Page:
Style of play
- Sourced from Bert Llewellyn profile at the English National Football Archive (subscription required)
|Crewe Alexandra||1958–59||Fourth Division||41||15||2||1||0||0||43||16|
|Port Vale||1960–61||Third Division||28||20||2||0||0||0||30||20|
|Northampton Town||1962–63||Third Division||1||0||0||0||0||0||1||0|
|Wigan Athletic total||115||96||0||0||70||44||185||140|
With Wigan Athletic
- Cheshire County League runner-up: 1965–66 & 1966–67
- Cheshire League Cup winner: 1966
- Lancashire Junior Cup winner: 1966
- Liverpool Non League Senior Cup winner: 1966 & 1967
- Lancashire Floodlit Cup: 1967
- Northern Floodlit League Championship winner: 1967
- Northern Floodlit League Cup winner: 1967
- Kent, Jeff (1996). Port Vale Personalities. Witan Books. p. 173. ISBN 0-9529152-0-0.
- "Bert Llewellyn Passes Away". Everton FC. 8 September 2016. Retrieved 9 September 2016.
- Baggaley, Mike (8 September 2016). "Port Vale and Crewe hero Bert Llewellyn dies aged 77". The Sentinel. Retrieved 8 September 2016.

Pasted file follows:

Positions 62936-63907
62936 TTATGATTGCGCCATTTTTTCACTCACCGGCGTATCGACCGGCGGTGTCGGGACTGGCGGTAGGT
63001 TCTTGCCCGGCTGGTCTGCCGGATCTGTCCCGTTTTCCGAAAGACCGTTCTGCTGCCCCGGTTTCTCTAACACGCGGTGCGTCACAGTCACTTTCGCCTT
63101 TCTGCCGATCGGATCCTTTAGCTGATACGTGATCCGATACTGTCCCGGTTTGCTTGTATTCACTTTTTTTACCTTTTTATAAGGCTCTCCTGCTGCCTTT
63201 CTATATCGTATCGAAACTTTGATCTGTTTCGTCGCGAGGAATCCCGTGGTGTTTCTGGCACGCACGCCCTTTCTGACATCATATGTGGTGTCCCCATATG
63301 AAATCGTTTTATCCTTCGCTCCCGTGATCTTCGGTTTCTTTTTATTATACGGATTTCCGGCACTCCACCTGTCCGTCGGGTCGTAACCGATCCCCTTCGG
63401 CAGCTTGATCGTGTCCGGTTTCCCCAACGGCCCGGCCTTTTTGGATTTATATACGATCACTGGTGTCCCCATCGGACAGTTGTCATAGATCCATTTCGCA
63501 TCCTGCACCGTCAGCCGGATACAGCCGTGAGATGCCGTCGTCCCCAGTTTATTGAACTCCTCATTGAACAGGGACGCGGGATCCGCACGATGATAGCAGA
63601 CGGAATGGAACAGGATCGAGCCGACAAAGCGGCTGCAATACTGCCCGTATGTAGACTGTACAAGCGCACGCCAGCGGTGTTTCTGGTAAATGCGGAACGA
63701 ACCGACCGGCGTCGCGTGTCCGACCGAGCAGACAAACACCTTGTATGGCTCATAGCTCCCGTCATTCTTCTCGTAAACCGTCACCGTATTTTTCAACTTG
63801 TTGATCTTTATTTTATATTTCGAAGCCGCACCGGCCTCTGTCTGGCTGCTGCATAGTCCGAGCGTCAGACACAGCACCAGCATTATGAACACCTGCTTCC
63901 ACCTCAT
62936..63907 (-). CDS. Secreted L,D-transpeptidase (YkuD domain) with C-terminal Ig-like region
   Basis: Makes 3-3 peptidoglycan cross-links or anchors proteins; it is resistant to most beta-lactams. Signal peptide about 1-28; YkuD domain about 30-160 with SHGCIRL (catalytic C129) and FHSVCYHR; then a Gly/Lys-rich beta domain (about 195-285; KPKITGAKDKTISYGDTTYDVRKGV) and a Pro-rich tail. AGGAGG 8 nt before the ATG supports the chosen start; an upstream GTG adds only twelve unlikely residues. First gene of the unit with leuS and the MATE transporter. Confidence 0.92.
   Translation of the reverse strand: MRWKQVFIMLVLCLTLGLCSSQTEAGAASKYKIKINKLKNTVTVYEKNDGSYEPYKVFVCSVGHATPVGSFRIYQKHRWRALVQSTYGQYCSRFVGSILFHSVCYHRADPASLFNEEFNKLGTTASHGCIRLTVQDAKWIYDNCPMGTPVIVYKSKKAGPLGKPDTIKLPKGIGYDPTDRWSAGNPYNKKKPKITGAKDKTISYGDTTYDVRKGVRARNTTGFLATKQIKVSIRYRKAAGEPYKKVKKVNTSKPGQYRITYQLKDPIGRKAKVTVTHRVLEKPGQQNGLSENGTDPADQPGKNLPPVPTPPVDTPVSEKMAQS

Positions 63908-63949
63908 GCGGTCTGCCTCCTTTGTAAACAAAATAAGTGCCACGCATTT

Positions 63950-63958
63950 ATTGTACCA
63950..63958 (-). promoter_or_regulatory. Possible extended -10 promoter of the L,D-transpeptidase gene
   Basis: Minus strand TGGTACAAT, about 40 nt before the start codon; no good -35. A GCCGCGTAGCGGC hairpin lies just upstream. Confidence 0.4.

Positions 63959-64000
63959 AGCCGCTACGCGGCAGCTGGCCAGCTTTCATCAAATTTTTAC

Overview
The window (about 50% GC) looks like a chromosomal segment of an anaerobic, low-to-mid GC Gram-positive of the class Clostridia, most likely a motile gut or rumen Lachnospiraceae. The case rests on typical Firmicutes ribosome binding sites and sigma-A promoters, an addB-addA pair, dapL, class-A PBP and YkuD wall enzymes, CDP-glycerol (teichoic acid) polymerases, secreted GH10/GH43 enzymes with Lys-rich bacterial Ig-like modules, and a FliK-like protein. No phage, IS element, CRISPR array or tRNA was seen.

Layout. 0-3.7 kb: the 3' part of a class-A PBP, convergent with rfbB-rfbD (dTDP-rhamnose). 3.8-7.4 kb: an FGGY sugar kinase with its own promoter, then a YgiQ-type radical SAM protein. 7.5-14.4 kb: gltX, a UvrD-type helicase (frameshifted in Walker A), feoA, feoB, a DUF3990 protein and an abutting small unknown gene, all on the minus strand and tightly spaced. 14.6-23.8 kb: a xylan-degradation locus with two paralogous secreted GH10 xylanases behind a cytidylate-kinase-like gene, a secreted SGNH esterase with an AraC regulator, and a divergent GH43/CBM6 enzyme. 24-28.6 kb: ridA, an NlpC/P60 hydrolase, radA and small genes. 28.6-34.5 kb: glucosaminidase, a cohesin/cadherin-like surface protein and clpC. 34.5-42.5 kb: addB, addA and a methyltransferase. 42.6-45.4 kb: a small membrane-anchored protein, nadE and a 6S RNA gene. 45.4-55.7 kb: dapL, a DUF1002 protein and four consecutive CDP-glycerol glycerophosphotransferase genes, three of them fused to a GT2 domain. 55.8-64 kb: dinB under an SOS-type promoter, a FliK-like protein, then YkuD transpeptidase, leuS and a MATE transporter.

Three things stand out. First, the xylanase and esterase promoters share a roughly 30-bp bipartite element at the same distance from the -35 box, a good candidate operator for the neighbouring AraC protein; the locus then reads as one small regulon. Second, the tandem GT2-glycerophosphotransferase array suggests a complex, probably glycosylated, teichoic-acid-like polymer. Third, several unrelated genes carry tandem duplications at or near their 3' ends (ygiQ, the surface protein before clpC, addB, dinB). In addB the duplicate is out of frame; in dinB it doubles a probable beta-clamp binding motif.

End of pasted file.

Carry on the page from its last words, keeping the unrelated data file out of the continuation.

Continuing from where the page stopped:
- Kent, Jeff (December 1991). Port Vale Tales: A Collection Of Stories, Anecdotes And Memories. Witan Books. p. 280. ISBN 0-9508981-6-3.
- "The TNS Top 50 All time Latics players: Number 48 – Bert Llewellyn". thisnorthernsoul.co.uk. Retrieved 30 August 2012.
- "Season 1956–57". RSSSF. Retrieved 9 September 2016.
- "Season 1957–58". RSSSF. Archived from the original on 2 May 2001. Retrieved 9 September 2016.
- "Stats". neilbrown.newcastlefans.com. Retrieved 9 September 2016.
- Hayes, Dean (1996). The Latics: The Official History of Wigan Athletic F.C. Harefield: Yore Publications. p. 100. ISBN 1-874427-91-7.
- "Wigan Athletic pay their respects to former player Bert Llwellyn who sadly passed away on Tuesday 6 September 2016 aged 77". wiganlatics.co.uk. 8 September 2016. Retrieved 8 September 2016.